Economic Value of Advanced Transfemoral Prosthetics
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Due to recent advances in technologies, prosthetic knees and feet allow for more-dynamic movements and improve user quality of life, but payers have recently started questioning their value for money. To explore this issue, we simulated the differential clinical outcomes and costs of microprocessor-controlled knees (MPKs) compared with non-MPKs (NMPKs). We conducted a literature review of the clinical and economic impacts of prosthetic knees, convened technical expert panel meetings, and implemented a simulation model over a ten-year time period for unilateral transfemoral Medicare amputees with Medicare Functional Classification Levels of 3 and 4.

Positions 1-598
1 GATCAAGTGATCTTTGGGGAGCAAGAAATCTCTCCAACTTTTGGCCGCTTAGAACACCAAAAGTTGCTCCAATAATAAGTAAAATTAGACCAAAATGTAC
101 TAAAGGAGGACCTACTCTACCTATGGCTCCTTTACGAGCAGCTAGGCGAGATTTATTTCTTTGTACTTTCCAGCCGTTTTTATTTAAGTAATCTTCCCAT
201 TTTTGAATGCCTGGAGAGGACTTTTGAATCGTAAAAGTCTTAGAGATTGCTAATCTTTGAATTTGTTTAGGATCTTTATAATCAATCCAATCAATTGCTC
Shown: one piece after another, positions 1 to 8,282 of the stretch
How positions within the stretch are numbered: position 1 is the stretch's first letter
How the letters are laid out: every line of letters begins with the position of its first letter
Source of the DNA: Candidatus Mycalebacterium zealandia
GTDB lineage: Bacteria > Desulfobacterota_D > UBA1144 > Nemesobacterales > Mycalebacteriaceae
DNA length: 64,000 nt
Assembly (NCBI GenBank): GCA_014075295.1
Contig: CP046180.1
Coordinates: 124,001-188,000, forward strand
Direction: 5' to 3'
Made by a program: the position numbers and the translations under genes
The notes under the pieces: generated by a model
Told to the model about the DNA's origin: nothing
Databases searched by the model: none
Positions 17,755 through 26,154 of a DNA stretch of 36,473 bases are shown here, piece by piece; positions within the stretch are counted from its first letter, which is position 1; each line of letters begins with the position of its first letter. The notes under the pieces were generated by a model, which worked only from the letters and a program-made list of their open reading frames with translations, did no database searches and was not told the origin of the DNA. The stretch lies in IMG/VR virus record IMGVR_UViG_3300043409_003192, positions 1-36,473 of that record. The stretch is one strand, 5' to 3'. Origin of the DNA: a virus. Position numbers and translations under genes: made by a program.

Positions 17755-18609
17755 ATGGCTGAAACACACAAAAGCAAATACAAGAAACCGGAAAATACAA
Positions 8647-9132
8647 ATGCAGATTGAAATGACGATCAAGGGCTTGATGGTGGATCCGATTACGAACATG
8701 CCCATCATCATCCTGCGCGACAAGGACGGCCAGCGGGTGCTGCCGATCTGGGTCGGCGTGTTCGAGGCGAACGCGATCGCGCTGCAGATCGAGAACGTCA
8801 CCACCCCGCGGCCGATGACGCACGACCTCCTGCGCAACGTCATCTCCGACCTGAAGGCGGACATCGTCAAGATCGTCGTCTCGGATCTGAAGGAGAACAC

We found that compared with NMPKs, MPKs are associated with sizeable improvements in physical function and reductions in incidences of falls and osteoarthritis. Our simulation results show that over a ten-year time period, compared with NMPKs, MPKs are associated with an incremental cost of $10,604 per person and an increase of 0.91 quality-adjusted life years per person, resulting in an incremental cost of $11,606 per quality-adjusted life year gained. The results suggest that the economic benefits of MPKs are in line with commonly accepted criteria for good value for money and with those of other medical devices that are currently covered by U.S. payers.